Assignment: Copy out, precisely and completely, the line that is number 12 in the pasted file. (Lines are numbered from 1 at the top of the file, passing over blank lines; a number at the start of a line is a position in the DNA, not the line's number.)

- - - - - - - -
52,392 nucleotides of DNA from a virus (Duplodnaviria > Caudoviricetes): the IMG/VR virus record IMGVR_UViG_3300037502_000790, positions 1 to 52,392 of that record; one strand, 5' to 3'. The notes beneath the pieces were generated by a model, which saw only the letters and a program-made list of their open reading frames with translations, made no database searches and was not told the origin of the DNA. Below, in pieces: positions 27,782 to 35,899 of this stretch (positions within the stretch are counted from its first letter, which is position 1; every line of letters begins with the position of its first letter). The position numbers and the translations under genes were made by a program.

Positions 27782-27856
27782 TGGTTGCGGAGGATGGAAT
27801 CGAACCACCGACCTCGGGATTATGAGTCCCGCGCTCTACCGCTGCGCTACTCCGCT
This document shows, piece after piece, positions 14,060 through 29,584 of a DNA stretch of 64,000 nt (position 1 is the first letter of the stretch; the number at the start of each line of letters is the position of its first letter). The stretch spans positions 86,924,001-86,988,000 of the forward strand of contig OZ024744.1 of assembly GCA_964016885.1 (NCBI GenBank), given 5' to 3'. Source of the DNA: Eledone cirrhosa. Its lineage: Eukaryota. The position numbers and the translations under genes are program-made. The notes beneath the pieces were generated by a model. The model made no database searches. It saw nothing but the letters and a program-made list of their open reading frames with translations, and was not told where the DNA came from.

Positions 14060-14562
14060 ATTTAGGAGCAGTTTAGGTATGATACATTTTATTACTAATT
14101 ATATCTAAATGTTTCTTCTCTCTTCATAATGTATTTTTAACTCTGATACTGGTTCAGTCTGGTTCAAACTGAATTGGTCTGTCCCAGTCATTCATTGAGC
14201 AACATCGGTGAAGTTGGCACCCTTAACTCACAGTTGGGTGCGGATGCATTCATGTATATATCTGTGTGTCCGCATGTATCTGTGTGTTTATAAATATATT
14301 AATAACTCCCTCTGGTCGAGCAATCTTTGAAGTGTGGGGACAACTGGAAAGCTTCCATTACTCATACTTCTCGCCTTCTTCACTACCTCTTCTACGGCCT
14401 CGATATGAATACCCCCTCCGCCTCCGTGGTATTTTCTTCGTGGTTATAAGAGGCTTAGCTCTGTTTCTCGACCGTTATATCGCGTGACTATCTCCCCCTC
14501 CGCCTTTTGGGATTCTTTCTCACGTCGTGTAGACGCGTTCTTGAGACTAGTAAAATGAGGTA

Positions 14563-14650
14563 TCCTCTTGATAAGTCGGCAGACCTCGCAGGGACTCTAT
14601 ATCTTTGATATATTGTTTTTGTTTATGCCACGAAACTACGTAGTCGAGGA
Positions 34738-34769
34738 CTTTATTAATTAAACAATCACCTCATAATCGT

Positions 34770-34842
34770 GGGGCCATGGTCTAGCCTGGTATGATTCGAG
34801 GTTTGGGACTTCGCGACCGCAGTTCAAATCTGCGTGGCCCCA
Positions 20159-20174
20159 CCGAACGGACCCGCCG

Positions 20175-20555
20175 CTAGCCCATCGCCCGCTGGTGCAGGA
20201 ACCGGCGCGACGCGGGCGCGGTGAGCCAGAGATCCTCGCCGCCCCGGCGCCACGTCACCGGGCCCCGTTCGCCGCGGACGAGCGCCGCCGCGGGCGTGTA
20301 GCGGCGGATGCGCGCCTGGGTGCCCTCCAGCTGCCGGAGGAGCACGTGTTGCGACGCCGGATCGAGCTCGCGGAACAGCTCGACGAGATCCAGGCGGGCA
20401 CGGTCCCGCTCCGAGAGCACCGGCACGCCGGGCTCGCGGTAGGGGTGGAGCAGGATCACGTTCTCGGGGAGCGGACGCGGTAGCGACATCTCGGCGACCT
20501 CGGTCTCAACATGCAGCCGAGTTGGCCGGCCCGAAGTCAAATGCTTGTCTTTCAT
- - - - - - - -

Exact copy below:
14501 CGCCTTTTGGGATTCTTTCTCACGTCGTGTAGACGCGTTCTTGAGACTAGTAAAATGAGGTA